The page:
The gods, thus being created, have the survivalist instinct of wanting to remain alive, and like any divine or sentient being, to maintain a sense of prosperity and strength. Prosperity for the gods is power and dominance and the more this increases, the less likely they are to fade from existence; if a god is created by beliefs, then the only way they can die is when there are no more followers or believers. Likewise, one of the best ways of surviving is to become stronger and powerful – the more one becomes these, the less dangers threaten their survival. For a god, their strength and power is also reliant on their followers and how many worship that god. The Chaos gods, while often having a common enemy, were also threats to each other, with their followers and daemons often waging war on each other until such a time when alliances (or more accurately truces) were made. While Chaos spread across the Warhammer universes, it was a spread that originated out of the actions of the existing races and their darkest and more depraved traits, and was the most reliable form of survival and self-prosperity. Even some of the their followers may not be necessarily evil in black and white terms, as their attitudes and culture are very dependant on factors outside the control of themselves and even the gods – for example regional climates and environments.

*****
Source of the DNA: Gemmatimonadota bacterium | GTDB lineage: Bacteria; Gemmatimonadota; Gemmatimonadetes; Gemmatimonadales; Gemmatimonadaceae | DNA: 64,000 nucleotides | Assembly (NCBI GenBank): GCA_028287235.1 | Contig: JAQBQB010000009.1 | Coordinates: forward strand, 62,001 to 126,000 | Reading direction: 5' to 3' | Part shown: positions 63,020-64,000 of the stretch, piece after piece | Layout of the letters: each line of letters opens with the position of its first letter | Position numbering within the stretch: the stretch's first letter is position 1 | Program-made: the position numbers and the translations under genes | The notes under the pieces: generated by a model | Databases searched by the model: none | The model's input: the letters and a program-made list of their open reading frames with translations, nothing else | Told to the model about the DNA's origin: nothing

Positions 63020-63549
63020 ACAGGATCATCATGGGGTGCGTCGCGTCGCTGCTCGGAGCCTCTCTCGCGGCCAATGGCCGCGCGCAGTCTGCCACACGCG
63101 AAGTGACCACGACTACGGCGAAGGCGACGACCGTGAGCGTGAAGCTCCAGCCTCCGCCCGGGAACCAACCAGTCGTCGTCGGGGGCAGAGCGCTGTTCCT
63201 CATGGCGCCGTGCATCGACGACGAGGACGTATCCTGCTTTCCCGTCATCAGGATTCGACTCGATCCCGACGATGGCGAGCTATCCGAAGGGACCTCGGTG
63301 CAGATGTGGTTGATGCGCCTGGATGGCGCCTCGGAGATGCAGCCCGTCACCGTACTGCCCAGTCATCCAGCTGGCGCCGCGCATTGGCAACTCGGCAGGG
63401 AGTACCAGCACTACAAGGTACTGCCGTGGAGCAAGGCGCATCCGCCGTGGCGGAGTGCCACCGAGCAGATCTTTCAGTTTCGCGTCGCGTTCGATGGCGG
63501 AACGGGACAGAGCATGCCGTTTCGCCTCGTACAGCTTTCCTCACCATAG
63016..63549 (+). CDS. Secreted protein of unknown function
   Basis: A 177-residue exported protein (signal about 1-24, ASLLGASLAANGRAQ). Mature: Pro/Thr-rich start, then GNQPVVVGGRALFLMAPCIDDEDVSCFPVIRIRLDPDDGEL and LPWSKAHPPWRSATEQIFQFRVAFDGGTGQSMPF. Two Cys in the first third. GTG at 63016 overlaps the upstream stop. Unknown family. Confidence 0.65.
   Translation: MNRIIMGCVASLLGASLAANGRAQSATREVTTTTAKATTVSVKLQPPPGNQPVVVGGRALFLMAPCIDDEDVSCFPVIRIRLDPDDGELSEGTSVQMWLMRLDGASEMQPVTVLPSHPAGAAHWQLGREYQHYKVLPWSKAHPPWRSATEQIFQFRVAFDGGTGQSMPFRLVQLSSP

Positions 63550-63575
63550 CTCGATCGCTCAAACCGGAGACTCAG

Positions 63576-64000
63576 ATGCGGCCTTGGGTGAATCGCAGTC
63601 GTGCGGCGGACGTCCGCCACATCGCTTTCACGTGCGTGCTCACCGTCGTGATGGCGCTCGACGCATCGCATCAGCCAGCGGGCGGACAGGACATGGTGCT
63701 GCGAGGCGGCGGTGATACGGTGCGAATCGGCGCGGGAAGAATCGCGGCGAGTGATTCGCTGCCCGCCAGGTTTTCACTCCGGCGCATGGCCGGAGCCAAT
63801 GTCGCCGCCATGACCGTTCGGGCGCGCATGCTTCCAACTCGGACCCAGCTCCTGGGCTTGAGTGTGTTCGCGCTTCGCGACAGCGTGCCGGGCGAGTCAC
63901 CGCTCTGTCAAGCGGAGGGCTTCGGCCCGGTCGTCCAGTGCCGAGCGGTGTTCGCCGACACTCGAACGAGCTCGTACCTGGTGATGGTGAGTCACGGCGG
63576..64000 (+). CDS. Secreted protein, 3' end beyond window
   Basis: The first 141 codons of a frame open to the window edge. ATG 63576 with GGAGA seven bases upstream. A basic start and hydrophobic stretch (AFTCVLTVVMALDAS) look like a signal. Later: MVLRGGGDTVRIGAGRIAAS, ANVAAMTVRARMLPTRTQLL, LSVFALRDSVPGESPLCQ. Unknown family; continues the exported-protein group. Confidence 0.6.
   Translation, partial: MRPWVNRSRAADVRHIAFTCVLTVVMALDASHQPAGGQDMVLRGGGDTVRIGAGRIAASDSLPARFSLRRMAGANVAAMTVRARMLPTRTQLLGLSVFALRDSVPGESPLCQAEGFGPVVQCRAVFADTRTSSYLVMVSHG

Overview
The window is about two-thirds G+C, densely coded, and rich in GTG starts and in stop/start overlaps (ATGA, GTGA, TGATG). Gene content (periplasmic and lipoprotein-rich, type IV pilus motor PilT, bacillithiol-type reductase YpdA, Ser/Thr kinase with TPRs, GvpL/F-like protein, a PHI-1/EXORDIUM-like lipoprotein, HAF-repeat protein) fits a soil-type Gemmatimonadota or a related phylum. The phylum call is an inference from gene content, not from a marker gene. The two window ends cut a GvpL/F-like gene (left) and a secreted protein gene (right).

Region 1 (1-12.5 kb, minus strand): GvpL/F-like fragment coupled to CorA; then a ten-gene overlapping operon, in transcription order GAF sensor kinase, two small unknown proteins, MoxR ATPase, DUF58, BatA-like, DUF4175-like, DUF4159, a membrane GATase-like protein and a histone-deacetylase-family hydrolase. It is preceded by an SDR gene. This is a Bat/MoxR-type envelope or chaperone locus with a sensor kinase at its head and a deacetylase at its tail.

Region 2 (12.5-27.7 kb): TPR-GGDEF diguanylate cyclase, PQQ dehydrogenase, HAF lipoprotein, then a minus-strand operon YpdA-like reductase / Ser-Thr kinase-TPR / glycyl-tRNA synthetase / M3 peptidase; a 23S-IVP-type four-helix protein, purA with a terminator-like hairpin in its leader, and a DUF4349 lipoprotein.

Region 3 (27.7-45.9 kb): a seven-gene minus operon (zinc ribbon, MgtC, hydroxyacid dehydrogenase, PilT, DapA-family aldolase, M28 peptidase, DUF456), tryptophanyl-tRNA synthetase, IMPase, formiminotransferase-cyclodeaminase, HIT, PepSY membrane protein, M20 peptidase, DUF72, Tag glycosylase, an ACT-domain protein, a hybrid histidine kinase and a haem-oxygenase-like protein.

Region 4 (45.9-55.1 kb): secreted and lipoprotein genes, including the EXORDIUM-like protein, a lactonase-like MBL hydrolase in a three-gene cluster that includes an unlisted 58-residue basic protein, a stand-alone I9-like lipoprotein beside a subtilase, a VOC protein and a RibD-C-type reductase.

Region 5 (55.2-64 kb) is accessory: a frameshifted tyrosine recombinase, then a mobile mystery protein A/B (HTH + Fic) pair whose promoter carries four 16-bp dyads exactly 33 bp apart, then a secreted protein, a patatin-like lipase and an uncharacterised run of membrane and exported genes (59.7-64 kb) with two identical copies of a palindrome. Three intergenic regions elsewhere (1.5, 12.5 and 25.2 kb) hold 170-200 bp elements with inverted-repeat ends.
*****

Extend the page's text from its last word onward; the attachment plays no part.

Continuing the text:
The followers of the chaos gods are often those living in harsh and unforgiving environments, with resources rare and far between. In the Warhammer Fantasy world, Chaos exists in the Northern regions of the world – the most dangerous and unsustainable land in the world. The land was very susceptible to the chaos that magic presented and where the sources of magic – known as the Winds of Magic – were very strong and often out of control. With this constant danger and transforming of land and creatures, societies living there were at the mercy of the environment and climate and violence was not only a way of life, but as means of literal survival. As a result, violence and martial power become the main currency and way of life, alongside a lack of restraint for actions shunned the more ‘civilised’ cultures of the world. For these people, the worship of a god of chaos offered them not only power in a power-demanding arena, but the opportunity for advancement and the greatest forms of power in the world; with such power and chances potentially providing more than just survival, but prosperity for oneself and no longer needed to simply survive, it is of little wonder that people turned to the chaos gods for their salvation. This worship, and the rewards the gods offered those most worthy, created a symbiotic relationship – the gods were sustained through the worship and practises of their followers, while at the same time provided security, power, and escape from certain or very likely death. It’s important to remember too that the gods do not want the world to end, for no believers means no gods – the ultimate threat to any god.